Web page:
Friday, June 22, 2018

Kosi Lionhair: 20. Marti


“No. Don’t.” Marti interrupted whatever Owen was about to say. “It’s my turn first. Age before beauty.”

I laughed. Discarded a few things I might’ve said. First with what? I love a noir mystery. Age, what’s that when it’s at home? I made do with, “Really?”

The others were frozen in various attitudes of disbelief.

Marti stepped over to me until we were face to face. “Old, I see you deciding.”

I corrected her. “Old is what you wish you could see me deciding. But I’m not that transparent. You think that if you can trick me, the rest will fall over like nine pins?” The rest had to be jolted out of their stupor.

Jack smiled. So did Bene. Which could be nervous tics in both of them. Owen frowned.

“Facial wrinkles and grooves can be due to sun damage and your grey hair colour due to hair dye,” I said. 

Marti snapped shut her mouth and made a straight thin line with it.

“I didn’t notice you being particularly old when we were still at Para Seven,” Jack said. He was being polite, a proper Fetcher. “A corporal in the green-clads, I thought. Even the green-clads have an upper age-limit.”

“Yet by the time we lined up to be loaded, I noticed you limping,” Bene said. “When you knew we knew you to be a spy. I’m pretty sure you saw that little exchange between Owen and the kids? I wondered about your Work Association. Why they are allowing people to work while not fit?”

How did Bene get to be an EMBer? Surely not by throwing red herrings around? I wondered if she was a Fetcher in her young life.

“Don’t make me laugh, Bene,” Pallas said. “This woman is not a government green-clad, not a government spy, and not with the crew. What’s left, I hear you say? I’d say she’s pretending to be a volunteer of some kind.”

Oh. That’s how Bene got to be an EMBer. She was a catalyser. Pallas looked like she was the goddess of thunder, which in my humble opinion is quite a good impersonation for a Greek goddess.

Marti watched everyone as closely as I did. “Not pretending,” she said. “I really did volunteer. As soon as I heard another ship was to be sent. I want to be data-waved. You must have heard Joddy’s story?”

“The Joddy who returned with the EMBers from the Second Chance debacle?” Bene said.

“That didn’t happen,” Owen said. “It’s a fine fairy story allowed to spread to take attention from what really happened.”

“Beg to differ,” Marti said. “My father’s father’s best friend …”

Owen rolled his eyes. “What I said. A myth.”

Marti over-rode him. “… was in the shanty-woman’s troupe. When Joddy came back, he grew younger instead of older, is how my grandfather tells it. I want that. What I know about EMBers, they are never gathered-in accidentally. So I tacked myself onto the crowd too...”

“You think we’re stupid?” I just about burst that she negated that we saw her being a green-clad corporal.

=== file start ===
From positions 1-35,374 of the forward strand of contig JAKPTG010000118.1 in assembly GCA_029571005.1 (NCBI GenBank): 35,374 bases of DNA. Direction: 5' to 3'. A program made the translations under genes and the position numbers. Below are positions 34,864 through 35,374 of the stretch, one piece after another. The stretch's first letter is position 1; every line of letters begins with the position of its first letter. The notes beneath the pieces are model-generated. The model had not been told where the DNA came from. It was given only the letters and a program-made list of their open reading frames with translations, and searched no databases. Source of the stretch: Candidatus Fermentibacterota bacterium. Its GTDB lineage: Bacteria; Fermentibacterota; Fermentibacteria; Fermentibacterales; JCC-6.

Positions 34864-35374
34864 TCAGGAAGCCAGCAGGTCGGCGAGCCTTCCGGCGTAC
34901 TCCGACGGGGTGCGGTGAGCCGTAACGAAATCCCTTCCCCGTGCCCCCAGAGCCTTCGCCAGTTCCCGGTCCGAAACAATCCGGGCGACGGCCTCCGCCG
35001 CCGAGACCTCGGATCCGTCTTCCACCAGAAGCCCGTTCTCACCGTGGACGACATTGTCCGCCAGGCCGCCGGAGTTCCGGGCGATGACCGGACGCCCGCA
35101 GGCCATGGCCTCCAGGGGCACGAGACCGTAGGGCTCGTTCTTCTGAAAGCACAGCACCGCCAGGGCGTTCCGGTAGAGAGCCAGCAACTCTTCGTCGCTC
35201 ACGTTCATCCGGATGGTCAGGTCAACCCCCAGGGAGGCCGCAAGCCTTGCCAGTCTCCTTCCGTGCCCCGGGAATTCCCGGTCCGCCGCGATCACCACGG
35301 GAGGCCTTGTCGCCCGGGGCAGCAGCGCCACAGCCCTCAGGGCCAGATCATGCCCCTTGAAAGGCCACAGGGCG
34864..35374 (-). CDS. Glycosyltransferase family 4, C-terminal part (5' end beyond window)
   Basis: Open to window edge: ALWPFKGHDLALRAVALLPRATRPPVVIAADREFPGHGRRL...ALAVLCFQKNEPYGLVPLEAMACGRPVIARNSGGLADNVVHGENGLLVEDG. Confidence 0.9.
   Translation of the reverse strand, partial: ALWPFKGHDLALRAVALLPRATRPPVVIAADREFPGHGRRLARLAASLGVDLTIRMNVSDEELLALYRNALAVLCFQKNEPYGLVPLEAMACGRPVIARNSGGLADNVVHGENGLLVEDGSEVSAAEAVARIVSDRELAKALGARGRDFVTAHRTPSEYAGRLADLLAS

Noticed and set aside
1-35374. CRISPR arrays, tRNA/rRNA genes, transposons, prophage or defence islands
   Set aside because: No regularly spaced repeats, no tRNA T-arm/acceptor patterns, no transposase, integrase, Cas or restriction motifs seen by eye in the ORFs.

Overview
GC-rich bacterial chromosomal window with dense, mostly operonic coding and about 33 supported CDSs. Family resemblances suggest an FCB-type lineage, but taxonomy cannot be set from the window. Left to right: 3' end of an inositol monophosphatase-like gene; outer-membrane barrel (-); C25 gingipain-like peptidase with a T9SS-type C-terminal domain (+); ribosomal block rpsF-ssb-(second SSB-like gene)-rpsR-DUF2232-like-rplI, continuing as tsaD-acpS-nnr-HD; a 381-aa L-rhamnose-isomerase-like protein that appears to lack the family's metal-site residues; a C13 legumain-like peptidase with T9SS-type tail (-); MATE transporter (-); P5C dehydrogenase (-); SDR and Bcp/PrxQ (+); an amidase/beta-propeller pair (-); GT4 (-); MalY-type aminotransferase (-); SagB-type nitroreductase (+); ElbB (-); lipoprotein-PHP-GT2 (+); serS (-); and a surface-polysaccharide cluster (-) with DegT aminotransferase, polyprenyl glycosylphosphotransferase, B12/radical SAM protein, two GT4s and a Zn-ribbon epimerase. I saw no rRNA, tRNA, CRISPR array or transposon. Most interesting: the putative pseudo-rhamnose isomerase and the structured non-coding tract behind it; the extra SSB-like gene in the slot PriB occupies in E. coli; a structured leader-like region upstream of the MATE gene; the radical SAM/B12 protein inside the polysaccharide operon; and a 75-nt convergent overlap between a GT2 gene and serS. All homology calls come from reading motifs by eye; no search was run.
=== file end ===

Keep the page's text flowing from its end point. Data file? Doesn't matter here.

She hissed. “Tss.” Then ignored Jack and me. “I want to be data-waved, go to Lotor and come back. Same as Joddy. Grow younger instead of older. I will be expecting EMBers to bring me back the way the EMBers in his time brought Joddy back!”

She didn’t say which EMBers were to bring her back though I could probably count the number of EMBers in space at this moment on three fingers.

Marti smiled tremulously.

What a put-on. She obviously thought our EMBers stupid enough to be taken in by her emotional blackmail? She just tried to sell them a story because that’s all it amounted to? No one could set that up purposely without a lot of help from…?

Bene maybe thought along the same lines. “I wouldn’t mind that,” she said. “Who did you volunteer with?”

“That’d be telling,” Marti said.

What did you volunteer to do?” Jack said.

Good question. Even Pallas nodded.

Marti giggled, apparently giving up the emotional blackmail thing as a bad idea. Talk about a will o wisp? She said, “The party employing me thinks I’ll do X as per the contract when I’m intending to do X + 1.”

“You’re under contract?” Owen said.

“Of course. But by the time we get back to Earth, there will be nothing PP can do about it and you EMBers will be enriched beyond compare.” Now she smiled roguishly.

Owen frowned.

“With bargaining chips in the form of knowledge that might lead to promotions and so on? A win-win situation, surely?” Marti said, now including Bene and Pallas in her regard.

What did we know more than a minute ago? She just told us that PP aka Procyon Products has her contract. But not why she thinks the EMBers are here. And they haven’t said yet. Pallas and Owen.

I watched her wandering toward the semi-circular bank of workstations, and begin to wake the desks. A captain’s chair hulked in the open end.

Sunday, June 17, 2018

Kosi Lionhair: 19. The Datawaver


I startled awake.

Body next to me did not startle with me though it was warm. I shuddered experimentally. So did she. I recalled that her name was Marti and that Owen called her a spy.

I opened my eyes, expecting black-dark. My eyes adjusted. A purple glowed right next to me?

The spy’s facemask had patches of tiny luminescent, lavender fungi growing in and under the eye hollow nearest to me, and in the corner of the groove masquerading as a mouth. Not a good look. I shuddered away from her.

When I had a tiny gap between us, I had time to concentrate on a sound I’d been hearing that seemed to be coming nearer. A whisper, like a soft hissing. Might it be someone dreaming aloud? Sleepwalking? I stared over the spy into the cylindrical space in the middle of the … the … silo. That was it, SILO 23.